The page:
COWICHAN BAY, B.C.—The seals and sea lions gathered around the docks of Cowichan Bay on Vancouver Island are a beautiful sight.

Some are sleeping, some are barking, while others are playing in the water. For the throng of visitors vacationing this summer, seeing a sea lion scarf down a whole salmon in two bites is a West Coast moment they’ll never forget.

But an increasing number of the protected seals and sea lions (larger than seals, sea lions can walk) may be upsetting the balance of the British Columbia marine ecosystem. Now some First Nations are proposing a cull.

“Environmentalists trying to stop traditional seal and sea lion hunts … are trying to starve out the Indians,” says Tom Sewid of the Kwakwak’wakw First Nation on northeastern Vancouver Island. “I won’t put up with it.”

And as seals and sea lions have prospered, salmon have struggled.

“The demise of the salmon runs in British Columbia is equivalent if not greater than the extinction of the great buffalo herds across the Great Plains” in the 1800s, says Sewid. His First Nations Pacific Balance Marine Management group is advocating a return to traditional seal and sea lion hunts to balance the ecosystem.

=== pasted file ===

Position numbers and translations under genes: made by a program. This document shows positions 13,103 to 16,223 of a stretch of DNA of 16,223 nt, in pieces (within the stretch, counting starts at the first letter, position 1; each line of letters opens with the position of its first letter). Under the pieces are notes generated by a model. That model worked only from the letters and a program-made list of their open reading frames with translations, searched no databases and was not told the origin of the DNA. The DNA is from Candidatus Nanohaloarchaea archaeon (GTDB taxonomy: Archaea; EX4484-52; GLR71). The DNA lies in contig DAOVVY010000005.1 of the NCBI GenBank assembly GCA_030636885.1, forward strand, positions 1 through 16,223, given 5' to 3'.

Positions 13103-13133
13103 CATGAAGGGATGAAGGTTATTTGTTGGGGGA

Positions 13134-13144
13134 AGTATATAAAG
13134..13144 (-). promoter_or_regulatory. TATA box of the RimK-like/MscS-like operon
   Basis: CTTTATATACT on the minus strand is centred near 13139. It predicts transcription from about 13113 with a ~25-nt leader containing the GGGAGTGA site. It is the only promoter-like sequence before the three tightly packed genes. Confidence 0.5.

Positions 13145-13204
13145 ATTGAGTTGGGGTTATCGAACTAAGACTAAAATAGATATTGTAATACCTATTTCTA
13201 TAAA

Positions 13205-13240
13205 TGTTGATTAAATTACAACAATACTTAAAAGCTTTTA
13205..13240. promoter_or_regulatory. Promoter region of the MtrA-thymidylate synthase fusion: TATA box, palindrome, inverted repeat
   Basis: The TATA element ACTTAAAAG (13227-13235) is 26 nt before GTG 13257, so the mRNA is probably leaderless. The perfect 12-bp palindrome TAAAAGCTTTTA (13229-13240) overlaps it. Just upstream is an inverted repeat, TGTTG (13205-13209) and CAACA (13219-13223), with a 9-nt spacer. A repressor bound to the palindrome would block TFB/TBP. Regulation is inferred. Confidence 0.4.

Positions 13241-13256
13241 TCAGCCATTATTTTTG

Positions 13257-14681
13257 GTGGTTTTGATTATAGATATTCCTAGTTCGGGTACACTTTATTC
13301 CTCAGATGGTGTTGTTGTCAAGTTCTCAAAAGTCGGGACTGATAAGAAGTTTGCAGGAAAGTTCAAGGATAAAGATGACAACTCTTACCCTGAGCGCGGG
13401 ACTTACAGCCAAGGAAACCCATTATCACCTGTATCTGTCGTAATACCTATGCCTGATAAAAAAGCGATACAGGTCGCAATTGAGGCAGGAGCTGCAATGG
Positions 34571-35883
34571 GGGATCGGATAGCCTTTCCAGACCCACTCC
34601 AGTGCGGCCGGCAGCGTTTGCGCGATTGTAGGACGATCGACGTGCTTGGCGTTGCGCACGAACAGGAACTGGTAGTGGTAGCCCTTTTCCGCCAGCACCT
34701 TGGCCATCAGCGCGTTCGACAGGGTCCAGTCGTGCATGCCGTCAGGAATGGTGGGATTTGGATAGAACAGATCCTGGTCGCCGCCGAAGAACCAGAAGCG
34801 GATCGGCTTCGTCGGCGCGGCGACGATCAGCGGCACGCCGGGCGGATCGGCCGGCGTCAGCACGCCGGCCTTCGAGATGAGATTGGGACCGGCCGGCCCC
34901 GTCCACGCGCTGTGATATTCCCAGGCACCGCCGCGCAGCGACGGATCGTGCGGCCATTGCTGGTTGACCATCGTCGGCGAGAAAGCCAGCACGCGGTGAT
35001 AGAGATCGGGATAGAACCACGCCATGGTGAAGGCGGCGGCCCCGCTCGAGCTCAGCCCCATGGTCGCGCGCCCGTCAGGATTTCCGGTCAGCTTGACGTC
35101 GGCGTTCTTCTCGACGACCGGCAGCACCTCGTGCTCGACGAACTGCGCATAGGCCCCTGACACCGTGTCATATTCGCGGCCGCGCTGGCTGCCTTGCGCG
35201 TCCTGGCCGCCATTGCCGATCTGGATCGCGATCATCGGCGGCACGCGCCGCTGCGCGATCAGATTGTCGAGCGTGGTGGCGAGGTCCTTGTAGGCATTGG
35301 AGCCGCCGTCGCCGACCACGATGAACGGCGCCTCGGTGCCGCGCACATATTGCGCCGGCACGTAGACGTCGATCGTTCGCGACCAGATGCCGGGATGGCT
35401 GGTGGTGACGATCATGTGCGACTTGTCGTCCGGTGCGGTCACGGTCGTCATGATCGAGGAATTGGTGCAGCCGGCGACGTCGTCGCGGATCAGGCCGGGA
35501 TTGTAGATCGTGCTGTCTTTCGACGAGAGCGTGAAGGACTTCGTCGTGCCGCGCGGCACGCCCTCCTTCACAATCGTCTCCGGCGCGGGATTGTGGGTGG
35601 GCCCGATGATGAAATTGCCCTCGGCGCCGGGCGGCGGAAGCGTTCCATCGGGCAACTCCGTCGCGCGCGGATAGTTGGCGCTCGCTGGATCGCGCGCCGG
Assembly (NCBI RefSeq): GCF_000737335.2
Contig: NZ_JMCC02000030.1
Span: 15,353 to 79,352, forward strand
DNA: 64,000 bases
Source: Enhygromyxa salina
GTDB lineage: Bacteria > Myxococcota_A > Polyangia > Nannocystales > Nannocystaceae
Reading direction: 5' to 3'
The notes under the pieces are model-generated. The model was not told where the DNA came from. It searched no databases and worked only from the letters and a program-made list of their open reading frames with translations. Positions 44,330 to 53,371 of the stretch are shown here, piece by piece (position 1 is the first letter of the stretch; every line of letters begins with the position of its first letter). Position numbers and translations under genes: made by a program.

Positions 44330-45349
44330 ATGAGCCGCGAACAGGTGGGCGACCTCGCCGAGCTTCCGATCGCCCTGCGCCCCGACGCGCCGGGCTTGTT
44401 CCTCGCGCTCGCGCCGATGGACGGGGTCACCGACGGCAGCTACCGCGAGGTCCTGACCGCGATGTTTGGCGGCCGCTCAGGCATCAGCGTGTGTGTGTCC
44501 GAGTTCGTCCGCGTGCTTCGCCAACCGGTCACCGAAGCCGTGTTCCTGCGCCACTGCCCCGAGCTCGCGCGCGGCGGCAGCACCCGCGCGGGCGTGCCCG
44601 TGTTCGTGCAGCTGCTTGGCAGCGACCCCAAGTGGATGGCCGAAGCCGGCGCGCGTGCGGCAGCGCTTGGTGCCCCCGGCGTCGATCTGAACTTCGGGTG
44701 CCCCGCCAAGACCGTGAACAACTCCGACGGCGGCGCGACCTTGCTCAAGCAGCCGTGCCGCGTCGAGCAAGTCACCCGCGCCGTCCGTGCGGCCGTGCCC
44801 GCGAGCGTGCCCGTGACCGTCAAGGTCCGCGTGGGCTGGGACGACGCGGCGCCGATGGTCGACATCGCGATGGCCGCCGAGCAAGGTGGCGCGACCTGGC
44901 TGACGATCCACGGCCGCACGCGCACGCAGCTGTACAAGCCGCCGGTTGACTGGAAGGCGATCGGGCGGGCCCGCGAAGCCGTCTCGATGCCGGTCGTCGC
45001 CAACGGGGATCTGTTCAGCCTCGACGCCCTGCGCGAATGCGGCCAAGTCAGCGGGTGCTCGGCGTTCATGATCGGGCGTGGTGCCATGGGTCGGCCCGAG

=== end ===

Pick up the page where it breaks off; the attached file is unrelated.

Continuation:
While tourists take pictures, Tim Kulchyski, a Cowichan tribe natural resource expert, stands on the shore and counts the aquatic mammals. The number of sea lions — they can weigh as much as 2,200 pounds — has tripled in his lifetime, says the middle-aged man. And as their numbers grow, they are consuming ever more of the region’s coveted salmon stock, waiting by river mouths to catch salmon fry as they swim out to sea or mature salmon as they return to spawn.

The problem of seals and sea lions pilfering the fish is as old as British Columbia. At the turn of the 20th century, the B.C. government paid hunters a $2 bounty for every nose to protect the profitable fisheries. Later, the government deployed military gunner crews to exterminate what it called the “mammoth marauders,” according to media reports.

But a 1970s ban on the hunt and commercial harvests has allowed seals and sea lion populations to flourish. Warmer waters have also encouraged sea lions from California to migrate further north and stay in British Columbia, according to experts.

Many sport and commercial fishing advocates see the First Nation-led movement as their best chance at reducing seal and sea lion populations. Currently, B.C. Indigenous groups are allowed to kill seals and sea lions only for ceremonial purposes, but Pacific Balance Marine Management is teaching tribes how to harvest the animals for human food, pet food, clothing and oil as a way to earn income.

The group raises funds to offset hunter ammunition and gas expenses and support the Aboriginal Front Door Society in Vancouver’s Downtown East Side, which serves sea lion (T’ibin) stew to homeless visitors.

But there is mixed opinion among scientists on whether the growing numbers of seals and sea lions is linked to the decline of salmon.